14 Tubular Secretion Some waste products and drugs are also actively transported into filtrate by tubular secretion – Also requires active transport Creatinine (waste product from anaerobic cell activity) is reliably filtered and secreted by the kidney – Blood tests in the hospital for creatinine levels test kidney function

15 Loop of Henle The loop of Henle is the middle part of the tubule – The loop of Henle takes advantage of the medulla’s saltiness The descending limb allows water to leave the tubule through osmosis The ascending limb is impermeable to water but has ion channels so that salts diffuse out of the tubule

16 Loop of Henle function The Loop of Henle is designed to reclaim almost all the water and salt from the filtrate The capillaries of the medulla are called vasa recta, which reclaim water and salt for the blood – If the Loop of Henle did not reclaim the water and salt, we would pee as fast as we filtered – Instead, we can concentrate our urine, allowing us to not pee all day

17 Collecting Duct The tubules begin fusing to become collecting ducts – The collecting duct still contains dilute urine (with a lot of water) There are pores that allow water to leave the collecting ducts and enter the medulla These pores are only opened by the action of a hormone called ADH, to conserve water – Where is ADH secreted from?

18 Release of Urine When filtrate leaves the collecting duct, it goes through the ureter to the bladder, where it is now officially urine The release of urine (urination, or micturition) is under parasympathetic control – Which is why for some people it’s hard to go when you’re being watched – There are sympathetic nerve fibers in the smooth muscle of the bladder, which is why panic can cause some to wet themselves

19 Urination The urethra is the tube that carries urine from the bladder to the outside of the body – In men the urethra meets with the vas deferens, so urine exits the same opening of the penis that semen exits – In women the urethra has a separate opening from the vagina The urethra has sphincter muscles that can hold it closed, but the brain must be trained to control them (hence diapers for babies)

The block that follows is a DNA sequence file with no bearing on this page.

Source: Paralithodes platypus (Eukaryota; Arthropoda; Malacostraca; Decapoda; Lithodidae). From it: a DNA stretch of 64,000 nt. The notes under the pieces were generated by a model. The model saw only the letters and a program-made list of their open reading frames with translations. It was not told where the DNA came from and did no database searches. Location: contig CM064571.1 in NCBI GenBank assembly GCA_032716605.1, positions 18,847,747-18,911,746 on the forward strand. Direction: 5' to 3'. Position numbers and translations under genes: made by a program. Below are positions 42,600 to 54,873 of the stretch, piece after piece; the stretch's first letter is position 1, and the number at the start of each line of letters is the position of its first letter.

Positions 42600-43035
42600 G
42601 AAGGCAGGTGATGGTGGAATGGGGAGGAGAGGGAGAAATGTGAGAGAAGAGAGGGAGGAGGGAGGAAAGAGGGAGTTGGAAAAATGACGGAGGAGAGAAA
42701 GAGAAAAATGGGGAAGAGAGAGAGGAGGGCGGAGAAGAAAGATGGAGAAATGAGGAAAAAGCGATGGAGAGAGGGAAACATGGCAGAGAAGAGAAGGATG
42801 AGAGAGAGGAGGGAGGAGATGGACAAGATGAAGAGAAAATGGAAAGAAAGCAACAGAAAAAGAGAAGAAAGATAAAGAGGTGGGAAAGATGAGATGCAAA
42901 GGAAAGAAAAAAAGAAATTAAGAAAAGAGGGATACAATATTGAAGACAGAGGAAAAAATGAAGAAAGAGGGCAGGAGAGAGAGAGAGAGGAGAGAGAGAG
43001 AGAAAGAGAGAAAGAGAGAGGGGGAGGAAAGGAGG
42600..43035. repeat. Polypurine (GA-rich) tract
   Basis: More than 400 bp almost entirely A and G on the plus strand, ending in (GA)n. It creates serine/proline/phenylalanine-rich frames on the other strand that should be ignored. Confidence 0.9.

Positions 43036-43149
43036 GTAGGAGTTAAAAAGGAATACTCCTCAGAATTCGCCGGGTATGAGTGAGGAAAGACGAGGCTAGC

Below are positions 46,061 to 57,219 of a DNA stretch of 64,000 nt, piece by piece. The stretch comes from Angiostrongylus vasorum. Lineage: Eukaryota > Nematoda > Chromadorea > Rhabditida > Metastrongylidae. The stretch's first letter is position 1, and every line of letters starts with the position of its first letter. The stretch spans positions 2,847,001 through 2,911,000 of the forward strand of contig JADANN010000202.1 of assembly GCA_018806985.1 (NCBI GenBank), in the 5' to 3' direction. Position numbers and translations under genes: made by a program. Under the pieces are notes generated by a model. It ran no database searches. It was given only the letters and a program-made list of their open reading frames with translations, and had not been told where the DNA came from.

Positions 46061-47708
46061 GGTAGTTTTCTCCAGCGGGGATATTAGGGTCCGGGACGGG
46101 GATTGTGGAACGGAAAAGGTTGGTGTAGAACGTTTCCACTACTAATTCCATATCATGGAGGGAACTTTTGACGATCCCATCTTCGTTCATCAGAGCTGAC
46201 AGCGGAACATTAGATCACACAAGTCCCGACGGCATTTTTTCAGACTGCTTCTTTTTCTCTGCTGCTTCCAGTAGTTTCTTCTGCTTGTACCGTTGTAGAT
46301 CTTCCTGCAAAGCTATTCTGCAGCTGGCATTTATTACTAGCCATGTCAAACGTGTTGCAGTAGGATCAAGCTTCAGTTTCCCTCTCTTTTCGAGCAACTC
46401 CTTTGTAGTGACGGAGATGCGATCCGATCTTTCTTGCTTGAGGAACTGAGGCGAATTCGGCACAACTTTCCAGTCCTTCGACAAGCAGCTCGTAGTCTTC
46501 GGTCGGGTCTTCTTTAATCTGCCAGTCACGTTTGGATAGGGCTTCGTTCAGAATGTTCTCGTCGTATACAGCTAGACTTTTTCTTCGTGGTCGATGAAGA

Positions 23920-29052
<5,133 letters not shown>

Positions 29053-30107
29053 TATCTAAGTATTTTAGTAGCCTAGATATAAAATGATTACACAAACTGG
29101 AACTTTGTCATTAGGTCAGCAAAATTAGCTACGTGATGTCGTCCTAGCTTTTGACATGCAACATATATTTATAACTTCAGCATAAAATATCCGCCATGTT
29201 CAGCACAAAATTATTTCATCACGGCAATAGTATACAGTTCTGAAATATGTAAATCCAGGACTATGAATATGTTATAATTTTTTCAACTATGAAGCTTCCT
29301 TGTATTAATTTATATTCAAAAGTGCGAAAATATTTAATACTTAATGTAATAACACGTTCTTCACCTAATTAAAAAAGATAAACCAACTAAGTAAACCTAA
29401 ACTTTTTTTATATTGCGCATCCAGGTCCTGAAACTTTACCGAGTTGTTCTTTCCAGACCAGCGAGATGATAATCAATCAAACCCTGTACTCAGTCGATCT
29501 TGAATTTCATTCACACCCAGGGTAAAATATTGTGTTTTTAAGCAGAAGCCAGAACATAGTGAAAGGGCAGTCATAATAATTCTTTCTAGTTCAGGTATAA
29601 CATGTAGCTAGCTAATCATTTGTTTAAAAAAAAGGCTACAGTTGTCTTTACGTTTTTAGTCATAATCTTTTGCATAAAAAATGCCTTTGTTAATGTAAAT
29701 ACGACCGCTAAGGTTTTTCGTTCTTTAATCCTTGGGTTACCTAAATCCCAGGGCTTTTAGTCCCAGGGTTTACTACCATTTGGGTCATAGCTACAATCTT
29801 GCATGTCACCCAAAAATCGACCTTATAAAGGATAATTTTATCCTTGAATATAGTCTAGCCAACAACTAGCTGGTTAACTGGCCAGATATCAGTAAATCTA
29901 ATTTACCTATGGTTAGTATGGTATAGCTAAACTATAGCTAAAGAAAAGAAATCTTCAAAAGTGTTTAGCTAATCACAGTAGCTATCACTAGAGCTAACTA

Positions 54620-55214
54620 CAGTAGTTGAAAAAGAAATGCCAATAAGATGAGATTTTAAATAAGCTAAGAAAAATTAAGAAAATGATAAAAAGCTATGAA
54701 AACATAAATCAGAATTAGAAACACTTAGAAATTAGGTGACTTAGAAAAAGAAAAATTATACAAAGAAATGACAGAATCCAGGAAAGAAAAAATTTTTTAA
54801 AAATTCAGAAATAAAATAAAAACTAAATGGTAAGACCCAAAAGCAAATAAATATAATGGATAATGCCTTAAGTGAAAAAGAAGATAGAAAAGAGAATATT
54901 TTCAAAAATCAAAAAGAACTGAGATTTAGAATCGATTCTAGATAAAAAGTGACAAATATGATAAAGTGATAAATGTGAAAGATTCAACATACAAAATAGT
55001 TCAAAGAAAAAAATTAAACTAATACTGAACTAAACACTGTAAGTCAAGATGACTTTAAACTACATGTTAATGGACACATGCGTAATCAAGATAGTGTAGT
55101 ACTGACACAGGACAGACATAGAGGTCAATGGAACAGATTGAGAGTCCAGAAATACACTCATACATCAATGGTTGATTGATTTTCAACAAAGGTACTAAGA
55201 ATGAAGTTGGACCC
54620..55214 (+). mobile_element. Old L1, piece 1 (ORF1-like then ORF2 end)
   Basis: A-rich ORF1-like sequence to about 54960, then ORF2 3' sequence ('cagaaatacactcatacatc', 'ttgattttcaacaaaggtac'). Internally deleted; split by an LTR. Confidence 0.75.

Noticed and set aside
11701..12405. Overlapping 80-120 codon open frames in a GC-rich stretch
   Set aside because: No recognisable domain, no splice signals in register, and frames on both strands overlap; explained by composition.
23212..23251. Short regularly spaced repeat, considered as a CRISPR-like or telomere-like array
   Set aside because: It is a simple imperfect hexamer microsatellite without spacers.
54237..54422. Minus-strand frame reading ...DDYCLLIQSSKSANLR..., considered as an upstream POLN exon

20 Kidney Homeostasis Kidney function is vital to life – Many nitrogenous wastes that are eliminated by the kidney are toxic to our cells – The body can survive with one kidney, but that kidney can become overworked and fail Kidney injuries are very hard to survive – So much blood flow through the kidney that being stabbed in the kidney can result in death from loss of blood in seconds, similar to the heart

21 Dialysis If both kidneys fail through nonviolent means, the patient may require dialysis, which is essentially artificial kidney function – There are several options, all of which are inferior to having actual working kidneys but all of which are superior to death – The most effective is hemodialysis, where blood is pumped through a dialysis machine that cleanses the blood

22 Other Kidney Problems Kidney Stones – Crystals form in the kidney or bladder, caused by a combination of factors including high calcium, alkaline blood, and not drinking enough water Urinary Tract Infection – Bacteria can invade the urethra and potentially damage the body – Infected bladder is worse, infected kidney can be fatal

23 That’s the end of class! For those of you disappointed in the lack of naughty bits, Wednesday’s lesson is all about naughty bits! For those of you who thought this was too much naughty bits already, you may want to reconsider coming on Wednesday…